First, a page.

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This problem can be solved with collocation method using Bernoulli wavelets. We don't need to run NDSolve and NMinimize so it is alternative to that proposed by Sjoerd Smit. Nevertheless we can compare final result for npts=8. First we define wavelets, functions and derivatives as follows

n = 2;


M = Sum[1, {j, 0, n, 1}, {i, 0, 2^j - 1, 1}] + 1; U = Array[u, {M}];
dx = 1/M; A = 0; xl = Table[A + l*dx, {l, 0, M}]; tcol = 
 xcol = Table[(xl[[l - 1]] + xl[[l]])/2, {l, 2, M + 1}]; 
psi1[x_] := Piecewise[{{BernoulliB[2, x], 0 <= x < 1}, {0, True}}];
psi2[x_] := Piecewise[{{BernoulliB[1, x], 0 <= x < 1}, {0, True}}];
psi1jk[x_, j_, k_] := psi1[j*x - k];
psi2jk[x_, j_, k_] := psi2[j*x - k];
psijk = Compile[{{x, _Real}, {j, _Integer}, {k, _Integer}}, (psi1jk[x,
        j, k] + psi2jk[x, j, k])/2];
(*intjk=Integrate[psijk[x,j,k],x,Assumptions\[Rule]{j>0,k>0}]*)
psijk1 = Compile[{{x, _Real}, {j, _Integer}, {k, _Integer}}, 
   Piecewise[{{(-k + k^2)/(2*j), 
      j > 0 && k == 0 &&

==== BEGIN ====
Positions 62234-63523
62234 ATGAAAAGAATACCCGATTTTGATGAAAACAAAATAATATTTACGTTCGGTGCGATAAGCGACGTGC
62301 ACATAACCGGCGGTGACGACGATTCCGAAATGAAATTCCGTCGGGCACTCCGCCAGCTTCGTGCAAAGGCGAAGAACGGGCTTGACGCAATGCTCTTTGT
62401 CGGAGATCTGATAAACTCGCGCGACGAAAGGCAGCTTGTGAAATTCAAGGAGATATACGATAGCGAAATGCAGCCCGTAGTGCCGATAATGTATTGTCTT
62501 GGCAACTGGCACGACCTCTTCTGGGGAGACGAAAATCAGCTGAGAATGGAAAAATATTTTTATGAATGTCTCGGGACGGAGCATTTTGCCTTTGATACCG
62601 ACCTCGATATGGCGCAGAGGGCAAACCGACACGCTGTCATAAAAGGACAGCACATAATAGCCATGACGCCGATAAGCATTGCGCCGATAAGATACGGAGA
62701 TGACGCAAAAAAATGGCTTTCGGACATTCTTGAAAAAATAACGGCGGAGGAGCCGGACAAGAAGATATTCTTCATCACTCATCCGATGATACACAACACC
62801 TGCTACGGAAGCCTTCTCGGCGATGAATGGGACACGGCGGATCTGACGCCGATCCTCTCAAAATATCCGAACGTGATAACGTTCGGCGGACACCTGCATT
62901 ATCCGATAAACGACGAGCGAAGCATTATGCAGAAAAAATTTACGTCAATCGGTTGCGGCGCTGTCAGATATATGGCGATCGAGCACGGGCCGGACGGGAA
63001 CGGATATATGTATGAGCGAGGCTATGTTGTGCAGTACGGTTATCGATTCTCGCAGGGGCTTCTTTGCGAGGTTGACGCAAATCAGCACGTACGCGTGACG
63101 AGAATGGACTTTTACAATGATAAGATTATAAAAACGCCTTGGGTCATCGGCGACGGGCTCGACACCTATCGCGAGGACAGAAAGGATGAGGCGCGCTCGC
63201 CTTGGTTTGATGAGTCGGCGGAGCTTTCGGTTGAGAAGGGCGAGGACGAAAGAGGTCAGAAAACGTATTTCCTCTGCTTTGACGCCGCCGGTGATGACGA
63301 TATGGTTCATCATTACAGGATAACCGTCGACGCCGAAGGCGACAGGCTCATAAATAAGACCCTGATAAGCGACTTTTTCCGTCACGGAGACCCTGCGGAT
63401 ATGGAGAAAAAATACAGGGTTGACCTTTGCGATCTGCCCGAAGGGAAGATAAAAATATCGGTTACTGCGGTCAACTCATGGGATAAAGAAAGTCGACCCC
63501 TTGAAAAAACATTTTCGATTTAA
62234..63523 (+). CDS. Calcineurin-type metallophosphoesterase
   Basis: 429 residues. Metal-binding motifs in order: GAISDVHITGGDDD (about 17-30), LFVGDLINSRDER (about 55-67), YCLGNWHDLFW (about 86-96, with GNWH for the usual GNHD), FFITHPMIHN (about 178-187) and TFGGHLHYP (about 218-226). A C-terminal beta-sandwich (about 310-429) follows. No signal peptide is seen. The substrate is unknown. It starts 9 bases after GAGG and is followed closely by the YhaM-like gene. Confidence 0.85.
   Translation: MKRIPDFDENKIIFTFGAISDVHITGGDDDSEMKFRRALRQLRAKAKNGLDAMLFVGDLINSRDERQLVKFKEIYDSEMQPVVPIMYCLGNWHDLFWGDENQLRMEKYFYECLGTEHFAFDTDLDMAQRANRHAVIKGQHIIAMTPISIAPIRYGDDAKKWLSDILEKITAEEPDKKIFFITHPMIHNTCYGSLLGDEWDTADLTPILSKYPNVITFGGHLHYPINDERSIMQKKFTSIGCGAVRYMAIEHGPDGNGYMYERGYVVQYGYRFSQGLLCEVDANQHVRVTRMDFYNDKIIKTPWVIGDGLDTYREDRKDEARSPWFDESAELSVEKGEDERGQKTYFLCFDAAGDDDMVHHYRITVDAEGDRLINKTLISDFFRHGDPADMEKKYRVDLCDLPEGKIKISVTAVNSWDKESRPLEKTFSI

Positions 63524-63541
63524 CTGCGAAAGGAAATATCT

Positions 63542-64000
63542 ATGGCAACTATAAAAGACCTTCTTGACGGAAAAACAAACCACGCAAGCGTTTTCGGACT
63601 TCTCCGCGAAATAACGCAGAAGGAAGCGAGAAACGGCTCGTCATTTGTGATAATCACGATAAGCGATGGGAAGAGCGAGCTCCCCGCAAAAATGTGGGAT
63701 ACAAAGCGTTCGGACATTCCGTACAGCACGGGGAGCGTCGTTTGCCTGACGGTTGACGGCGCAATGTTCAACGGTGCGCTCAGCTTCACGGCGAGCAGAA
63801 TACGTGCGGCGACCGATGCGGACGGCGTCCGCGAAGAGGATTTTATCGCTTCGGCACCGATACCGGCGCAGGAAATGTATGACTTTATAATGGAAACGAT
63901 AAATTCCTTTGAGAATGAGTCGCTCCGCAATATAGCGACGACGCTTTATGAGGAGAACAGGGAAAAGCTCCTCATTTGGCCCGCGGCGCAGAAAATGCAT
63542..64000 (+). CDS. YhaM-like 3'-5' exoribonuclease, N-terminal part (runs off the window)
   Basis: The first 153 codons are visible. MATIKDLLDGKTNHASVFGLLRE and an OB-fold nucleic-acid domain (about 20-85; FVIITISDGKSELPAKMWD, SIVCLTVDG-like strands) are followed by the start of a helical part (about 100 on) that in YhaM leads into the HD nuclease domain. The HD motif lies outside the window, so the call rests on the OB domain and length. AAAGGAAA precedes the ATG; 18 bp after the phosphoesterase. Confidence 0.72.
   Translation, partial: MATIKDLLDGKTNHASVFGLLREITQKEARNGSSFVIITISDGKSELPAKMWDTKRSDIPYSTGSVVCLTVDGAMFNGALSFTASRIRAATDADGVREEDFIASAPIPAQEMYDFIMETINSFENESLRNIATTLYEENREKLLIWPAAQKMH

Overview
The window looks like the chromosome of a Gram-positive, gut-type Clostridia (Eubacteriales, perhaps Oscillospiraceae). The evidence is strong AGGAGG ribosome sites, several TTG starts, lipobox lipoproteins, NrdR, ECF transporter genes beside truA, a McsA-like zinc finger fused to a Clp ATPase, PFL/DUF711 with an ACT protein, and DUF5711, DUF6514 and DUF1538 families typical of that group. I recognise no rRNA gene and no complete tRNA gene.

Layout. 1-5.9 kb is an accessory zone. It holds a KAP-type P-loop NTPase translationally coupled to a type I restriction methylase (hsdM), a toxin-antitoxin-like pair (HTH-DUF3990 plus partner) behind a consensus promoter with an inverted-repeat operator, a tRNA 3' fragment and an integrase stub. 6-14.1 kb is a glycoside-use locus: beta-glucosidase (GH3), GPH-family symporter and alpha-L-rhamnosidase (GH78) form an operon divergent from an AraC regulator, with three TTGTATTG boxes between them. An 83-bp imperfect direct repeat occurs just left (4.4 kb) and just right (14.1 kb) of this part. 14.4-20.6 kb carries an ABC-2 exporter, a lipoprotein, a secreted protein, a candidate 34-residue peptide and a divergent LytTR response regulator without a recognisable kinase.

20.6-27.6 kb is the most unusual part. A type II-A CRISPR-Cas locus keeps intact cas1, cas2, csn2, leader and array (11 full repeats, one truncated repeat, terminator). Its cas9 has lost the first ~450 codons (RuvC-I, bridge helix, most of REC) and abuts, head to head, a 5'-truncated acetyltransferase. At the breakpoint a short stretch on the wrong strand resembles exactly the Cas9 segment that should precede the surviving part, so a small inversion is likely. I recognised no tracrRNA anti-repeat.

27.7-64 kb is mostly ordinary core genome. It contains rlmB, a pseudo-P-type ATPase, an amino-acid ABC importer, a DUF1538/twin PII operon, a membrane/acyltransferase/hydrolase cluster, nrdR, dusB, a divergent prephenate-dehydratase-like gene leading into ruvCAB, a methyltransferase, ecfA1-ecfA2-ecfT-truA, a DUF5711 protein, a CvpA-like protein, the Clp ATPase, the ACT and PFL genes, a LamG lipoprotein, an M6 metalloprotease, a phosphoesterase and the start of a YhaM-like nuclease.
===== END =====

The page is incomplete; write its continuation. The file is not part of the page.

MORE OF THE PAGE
1/j - x < 0}, {(1/6)*(-x + 3*k^2*x - 3*j*k*x^2 + j^2*x^3), 
      j > 0 && k == 0 && x > 0 && 
       1/j - x >= 
        0}, {(k - k^3 - j*x + 3*j*k^2*x - 3*j^2*k*x^2 + j^3*x^3)/(6*
         j), j > 0 && k > 0 && k/j - x < 0 && 1/j + k/j - x >= 0}}, 
    0]];
Psi[x_] := 
  Join[{1}, 
   Flatten[Table[psijk[x, 2^j, k], {j, 0, n, 1}, {k, 0, 2^j - 1, 1}]]];
int1[x_] := 
  Join[{x}, 
   Flatten[Table[
     psijk1[x, 2^j, k], {j, 0, n, 1}, {k, 0, 2^j - 1, 1}]]];
var1 = Join[{a0}, 
  Flatten[Table[a[j, k], {j, 0, n, 1}, {k, 0, 2^j - 1, 1}]]]; var2 = 
 Join[{b0}, 
  Flatten[Table[b[j, k], {j, 0, n, 1}, {k, 0, 2^j - 1, 1}]]]; var3 = 
 Join[{c0}, Flatten[Table[c[j, k], {j, 0, n, 1}, {k, 0, 2^j - 1, 1}]]];
z1[t_] := var3.Psi[t]; z[t_] := var3.int1[t] + c1;
y1[t_] := var1.Psi[t]; y[t_] := var1.int1[t] + a1; 
x1[t_] := var2.Psi[t]; x[t_] := var2.int1[t] + b1;   

Second, we define model to be optimized

varM = Join[{a1, b1, c1}, var1, var2, var3]; tf = 1; 
j = 0; 
AbsoluteTiming[Do[j = j + 1; eq = Flatten[Table[{2*x[xcol[[i]]] - 3*u[i]*x[xcol[[i]]] - x1[xcol[[i]]]/tf - x[xcol[[i]]]*y[xcol[[i]]] == 0, 
        (-u[i])*x[xcol[[i]]] + y[xcol[[i]]] - 2*x[xcol[[i]]]*y[xcol[[i]]] - y1[xcol[[i]]]/tf == 0, 
        -z1[xcol[[i]]]/tf + (x[xcol[[i]]] - 1)^2 + (y[xcol[[i]]] - 1)^2 == 0}, {i, Length[xcol]}]];